One third of The Netherlands is below sea-level. In order to make the land livable, the Dutch had to work together and get creative. The area of Kinderdijk is a working example on how this was accomplished over the centuries.
Originally a large peat bog, in the 13th century a system of watercourses, ditches, and sluices was built to drain the water. However, the area was still prone to flooding.
It wasn’t until the 18th century the windmills of Kinderdijk were installed to manage the water. Who else thought windmills were just for milling grain?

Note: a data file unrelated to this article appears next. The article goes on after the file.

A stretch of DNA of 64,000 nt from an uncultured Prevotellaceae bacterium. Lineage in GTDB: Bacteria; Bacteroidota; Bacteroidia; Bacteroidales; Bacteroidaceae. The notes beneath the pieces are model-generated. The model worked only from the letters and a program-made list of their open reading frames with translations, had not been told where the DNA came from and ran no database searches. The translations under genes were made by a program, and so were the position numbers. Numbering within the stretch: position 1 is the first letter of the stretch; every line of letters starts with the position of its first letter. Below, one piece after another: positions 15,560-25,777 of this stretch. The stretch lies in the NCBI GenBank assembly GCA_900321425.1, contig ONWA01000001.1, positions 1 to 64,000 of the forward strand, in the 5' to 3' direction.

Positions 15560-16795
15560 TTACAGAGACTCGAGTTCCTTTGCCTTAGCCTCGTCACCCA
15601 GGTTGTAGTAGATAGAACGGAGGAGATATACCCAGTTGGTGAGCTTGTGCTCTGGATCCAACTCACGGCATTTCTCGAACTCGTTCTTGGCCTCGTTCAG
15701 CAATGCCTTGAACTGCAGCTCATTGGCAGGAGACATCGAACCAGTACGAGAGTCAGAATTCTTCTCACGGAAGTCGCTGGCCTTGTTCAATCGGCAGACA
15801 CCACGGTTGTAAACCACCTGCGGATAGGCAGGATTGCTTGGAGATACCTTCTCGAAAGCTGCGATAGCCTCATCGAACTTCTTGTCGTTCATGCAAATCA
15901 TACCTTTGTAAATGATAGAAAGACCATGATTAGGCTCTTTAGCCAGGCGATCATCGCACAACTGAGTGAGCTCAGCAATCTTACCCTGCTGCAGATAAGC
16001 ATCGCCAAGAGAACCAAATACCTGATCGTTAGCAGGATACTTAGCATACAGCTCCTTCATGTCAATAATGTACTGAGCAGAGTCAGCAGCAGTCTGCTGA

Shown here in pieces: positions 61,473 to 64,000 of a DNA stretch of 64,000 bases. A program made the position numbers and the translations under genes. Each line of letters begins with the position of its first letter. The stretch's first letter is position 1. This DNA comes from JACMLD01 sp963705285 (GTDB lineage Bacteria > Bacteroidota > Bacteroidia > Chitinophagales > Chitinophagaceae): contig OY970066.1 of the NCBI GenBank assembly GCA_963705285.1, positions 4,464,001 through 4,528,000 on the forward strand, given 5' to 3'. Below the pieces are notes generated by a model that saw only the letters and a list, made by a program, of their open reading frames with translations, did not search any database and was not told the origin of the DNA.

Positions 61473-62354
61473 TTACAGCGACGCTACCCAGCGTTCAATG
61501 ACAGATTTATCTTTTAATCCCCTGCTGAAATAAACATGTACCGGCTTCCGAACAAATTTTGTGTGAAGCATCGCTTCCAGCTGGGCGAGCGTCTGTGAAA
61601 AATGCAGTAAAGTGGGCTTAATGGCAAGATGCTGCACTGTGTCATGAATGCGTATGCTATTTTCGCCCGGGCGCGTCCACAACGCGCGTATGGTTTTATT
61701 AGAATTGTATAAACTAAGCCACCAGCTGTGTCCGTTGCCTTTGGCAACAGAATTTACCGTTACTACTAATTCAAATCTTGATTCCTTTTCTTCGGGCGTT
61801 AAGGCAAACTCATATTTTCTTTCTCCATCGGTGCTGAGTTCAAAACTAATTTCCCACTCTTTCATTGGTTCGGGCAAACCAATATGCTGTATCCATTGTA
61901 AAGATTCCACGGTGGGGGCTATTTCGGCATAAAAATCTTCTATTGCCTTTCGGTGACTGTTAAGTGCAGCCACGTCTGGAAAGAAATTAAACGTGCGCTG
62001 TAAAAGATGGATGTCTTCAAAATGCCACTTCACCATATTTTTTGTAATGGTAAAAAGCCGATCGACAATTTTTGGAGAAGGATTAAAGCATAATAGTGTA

From there, various pumping stations, from steam to electricity, were added to manage the job. You can visit these pumping stations, in addition to the windmills.
Today, the windmills remain in place as artifacts of history and recognized as a UNESCO World Heritage site. However, they are not just for show. The 19 remaining windmills are kept in working order as an integral part of the area’s flood management contingency plans. In case of power outages, or fuel shortages, etc.
What you may find most fascinating, Kinderdijk is actually a village, not just an attraction. People volunteer to live in the windmills and maintain them.